Have you ever read a book that was so good you couldn’t put it down?  And so good you didn’t want to pick it up again, because it would mean this satisfying experience would end too soon?

Well, I’m in the middle of such a book, for the second time. 🙂  It’s called, The Forgotten Body:  A Way of Knowing and Understanding Self’, by Elissa Cobb. 

I think one of the reasons I love this book so much is because it’s rich with knowledge about the body as an instrument for change.  A knowledge that comes from Ms. Cobb’s years and years of working as a Yoga therapist, in addition to her personal experience working with her own body as a vehicle for growth, change, and cultivating an authentic relationship with herself.

Another reason I love this book is because it echoes my understanding and beliefs about the body as a guide in the process of transformation.  It’s comforting seeing some of them in action in the mind and practice of  someone ahead of me in experience.  It makes me feel less alone, but less loopy too, as the idea of the body being anything other than a one dimensional machine is unpopular in mainstream healthcare.

The author talks about the body being a living organism, a storehouse of our  unique individual (and collective) wisdom.  That if we take the time to listen to the body, it will guide us out of our pain.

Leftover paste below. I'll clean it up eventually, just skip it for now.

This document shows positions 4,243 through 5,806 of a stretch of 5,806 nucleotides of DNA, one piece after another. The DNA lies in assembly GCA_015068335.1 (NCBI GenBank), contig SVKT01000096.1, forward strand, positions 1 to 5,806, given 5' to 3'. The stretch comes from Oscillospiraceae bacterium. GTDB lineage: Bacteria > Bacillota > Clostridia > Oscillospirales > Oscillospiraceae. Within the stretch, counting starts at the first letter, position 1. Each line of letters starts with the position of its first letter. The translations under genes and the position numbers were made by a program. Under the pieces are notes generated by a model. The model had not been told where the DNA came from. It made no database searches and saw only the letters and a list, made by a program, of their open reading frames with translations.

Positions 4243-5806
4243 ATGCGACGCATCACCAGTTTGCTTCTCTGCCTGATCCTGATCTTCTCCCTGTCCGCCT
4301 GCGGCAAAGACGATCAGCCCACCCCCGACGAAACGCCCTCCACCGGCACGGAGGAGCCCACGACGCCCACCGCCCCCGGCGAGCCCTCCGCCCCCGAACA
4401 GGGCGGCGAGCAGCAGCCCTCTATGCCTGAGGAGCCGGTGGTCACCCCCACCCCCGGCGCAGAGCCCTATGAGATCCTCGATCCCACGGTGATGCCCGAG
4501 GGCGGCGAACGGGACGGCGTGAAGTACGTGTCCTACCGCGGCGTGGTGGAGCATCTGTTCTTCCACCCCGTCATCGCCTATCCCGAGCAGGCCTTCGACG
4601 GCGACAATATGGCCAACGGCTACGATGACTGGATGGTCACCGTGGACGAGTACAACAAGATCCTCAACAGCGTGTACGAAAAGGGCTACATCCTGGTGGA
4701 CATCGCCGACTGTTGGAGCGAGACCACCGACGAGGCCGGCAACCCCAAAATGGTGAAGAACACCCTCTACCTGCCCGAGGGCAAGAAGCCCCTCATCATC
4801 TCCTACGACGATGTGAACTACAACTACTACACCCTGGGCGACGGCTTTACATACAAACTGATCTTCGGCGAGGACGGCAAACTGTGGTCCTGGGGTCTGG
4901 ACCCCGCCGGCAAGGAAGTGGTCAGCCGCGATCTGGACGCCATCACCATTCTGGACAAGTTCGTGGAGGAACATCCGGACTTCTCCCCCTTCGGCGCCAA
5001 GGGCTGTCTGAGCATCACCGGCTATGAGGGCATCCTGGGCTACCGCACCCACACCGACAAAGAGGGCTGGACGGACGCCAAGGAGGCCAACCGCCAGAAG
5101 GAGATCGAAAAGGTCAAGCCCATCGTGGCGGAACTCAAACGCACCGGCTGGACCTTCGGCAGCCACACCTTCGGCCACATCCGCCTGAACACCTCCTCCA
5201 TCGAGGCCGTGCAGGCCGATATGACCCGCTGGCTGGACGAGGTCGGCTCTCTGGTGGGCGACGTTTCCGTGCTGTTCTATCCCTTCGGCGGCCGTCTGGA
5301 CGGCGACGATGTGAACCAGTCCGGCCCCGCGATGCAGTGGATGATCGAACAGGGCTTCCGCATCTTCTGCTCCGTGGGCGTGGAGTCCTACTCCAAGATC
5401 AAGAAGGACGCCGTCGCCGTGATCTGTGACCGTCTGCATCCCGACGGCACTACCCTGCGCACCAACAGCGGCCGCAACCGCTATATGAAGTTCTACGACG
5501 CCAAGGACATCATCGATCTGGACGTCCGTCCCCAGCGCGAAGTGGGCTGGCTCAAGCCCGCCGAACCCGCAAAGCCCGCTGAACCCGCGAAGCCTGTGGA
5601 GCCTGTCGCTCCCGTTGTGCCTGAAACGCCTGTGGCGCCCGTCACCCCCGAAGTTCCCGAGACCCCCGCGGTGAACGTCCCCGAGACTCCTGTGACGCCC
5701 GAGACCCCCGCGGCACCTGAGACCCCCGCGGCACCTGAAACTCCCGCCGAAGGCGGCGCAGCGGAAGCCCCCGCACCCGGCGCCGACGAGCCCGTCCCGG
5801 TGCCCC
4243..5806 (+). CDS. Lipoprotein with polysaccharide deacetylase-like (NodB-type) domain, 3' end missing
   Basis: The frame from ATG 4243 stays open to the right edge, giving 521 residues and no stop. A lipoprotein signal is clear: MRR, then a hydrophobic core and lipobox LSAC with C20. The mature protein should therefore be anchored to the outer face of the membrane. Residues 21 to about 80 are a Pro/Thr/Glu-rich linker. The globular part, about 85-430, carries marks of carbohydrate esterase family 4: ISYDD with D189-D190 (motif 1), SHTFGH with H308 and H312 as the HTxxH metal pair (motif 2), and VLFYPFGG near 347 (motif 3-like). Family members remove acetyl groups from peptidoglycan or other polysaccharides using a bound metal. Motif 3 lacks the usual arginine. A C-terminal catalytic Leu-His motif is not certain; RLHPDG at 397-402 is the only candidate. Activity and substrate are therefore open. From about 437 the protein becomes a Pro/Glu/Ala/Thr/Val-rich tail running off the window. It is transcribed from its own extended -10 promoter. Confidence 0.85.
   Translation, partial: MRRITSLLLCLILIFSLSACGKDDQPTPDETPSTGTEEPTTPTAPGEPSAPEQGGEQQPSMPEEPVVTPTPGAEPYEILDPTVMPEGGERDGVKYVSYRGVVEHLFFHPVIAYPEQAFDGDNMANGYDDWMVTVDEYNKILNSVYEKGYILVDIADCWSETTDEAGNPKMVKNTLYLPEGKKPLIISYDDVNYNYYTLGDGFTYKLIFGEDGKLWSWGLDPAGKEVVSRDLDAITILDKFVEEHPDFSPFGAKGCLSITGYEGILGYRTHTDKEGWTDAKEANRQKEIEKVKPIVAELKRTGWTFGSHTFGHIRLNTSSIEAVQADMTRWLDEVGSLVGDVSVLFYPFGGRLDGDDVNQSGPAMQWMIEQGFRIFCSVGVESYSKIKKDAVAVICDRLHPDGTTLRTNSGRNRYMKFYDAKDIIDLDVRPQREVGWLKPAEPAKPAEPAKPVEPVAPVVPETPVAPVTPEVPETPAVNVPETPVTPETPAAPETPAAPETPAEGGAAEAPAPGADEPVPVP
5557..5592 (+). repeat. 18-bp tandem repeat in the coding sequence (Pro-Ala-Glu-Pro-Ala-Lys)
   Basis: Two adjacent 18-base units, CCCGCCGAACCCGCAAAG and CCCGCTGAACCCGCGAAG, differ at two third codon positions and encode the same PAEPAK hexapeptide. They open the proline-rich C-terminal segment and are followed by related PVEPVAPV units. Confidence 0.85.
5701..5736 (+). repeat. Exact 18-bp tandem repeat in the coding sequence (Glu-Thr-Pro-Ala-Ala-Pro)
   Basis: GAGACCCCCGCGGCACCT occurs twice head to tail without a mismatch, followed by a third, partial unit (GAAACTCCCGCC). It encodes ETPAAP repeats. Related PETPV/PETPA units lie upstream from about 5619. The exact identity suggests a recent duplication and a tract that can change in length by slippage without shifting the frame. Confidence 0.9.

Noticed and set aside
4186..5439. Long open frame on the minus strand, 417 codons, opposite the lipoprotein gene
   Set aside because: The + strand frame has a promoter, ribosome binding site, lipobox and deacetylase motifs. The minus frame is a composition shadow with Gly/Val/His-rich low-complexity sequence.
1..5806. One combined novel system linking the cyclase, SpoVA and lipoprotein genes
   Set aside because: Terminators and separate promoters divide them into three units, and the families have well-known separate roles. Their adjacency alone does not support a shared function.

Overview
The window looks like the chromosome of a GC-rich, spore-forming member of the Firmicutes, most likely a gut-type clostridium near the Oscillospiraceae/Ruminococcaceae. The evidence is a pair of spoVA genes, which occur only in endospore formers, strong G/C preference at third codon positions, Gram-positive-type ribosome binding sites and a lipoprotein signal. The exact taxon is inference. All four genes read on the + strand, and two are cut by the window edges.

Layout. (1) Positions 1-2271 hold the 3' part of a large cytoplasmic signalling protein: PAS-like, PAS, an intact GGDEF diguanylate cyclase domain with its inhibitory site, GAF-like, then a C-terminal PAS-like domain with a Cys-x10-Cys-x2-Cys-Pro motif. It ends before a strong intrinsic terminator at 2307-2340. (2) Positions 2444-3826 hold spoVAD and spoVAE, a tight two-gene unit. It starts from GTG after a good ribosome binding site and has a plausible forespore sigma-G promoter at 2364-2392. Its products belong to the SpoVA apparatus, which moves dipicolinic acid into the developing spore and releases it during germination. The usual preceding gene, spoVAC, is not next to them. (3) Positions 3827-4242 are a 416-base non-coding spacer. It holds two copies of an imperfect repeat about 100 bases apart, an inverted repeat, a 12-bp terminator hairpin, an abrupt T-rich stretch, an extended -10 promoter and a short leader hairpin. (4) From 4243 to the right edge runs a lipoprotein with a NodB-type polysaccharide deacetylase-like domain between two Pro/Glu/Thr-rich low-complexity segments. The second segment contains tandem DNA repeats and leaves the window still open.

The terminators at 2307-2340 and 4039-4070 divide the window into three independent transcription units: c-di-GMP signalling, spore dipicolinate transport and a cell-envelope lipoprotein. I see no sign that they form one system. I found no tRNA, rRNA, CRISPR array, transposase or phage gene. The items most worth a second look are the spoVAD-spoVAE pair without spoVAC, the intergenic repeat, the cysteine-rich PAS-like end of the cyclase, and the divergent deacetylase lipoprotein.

This sheds new light on the saying “we have everything we need inside”.  Quite literally we do have everything we need, and it’s living in our body.  As a result, we can turn our attention there rather than to some place outside of ourselves for reliable answers to questions about life and self.  The information we receive from the body can both help us to change, and, affirm we have what we need right now to grow further.

The author also talks about remembering memories that have long been forgotten.  And how there’s a timing to remembering.  We don’t know when this will be, but the body does.

In the meantime, our memories live in our muscles and fascia.  Turning our attention toward felt sensation in the body we will help us with the process of remembering.  Doing this ‘work’ in the company of a compassionate person who understands how not to interfere with this natural process, becomes invaluable.

I could go on and on about what I love about this book.  But it’s probably better that you take a look at it for yourself if you’re interested.

I love it so much it’s one of the titles listed at our new Resources page at the blog.  It’s a starting place for a collection of cutting edge resources that support body-centered healing and transformation, with a Yogic twist. 🙂  The collection includes something to read, something to watch and something to feel.

While in its infancy, you still might find something there that speaks to your heart.  To check it out, click here.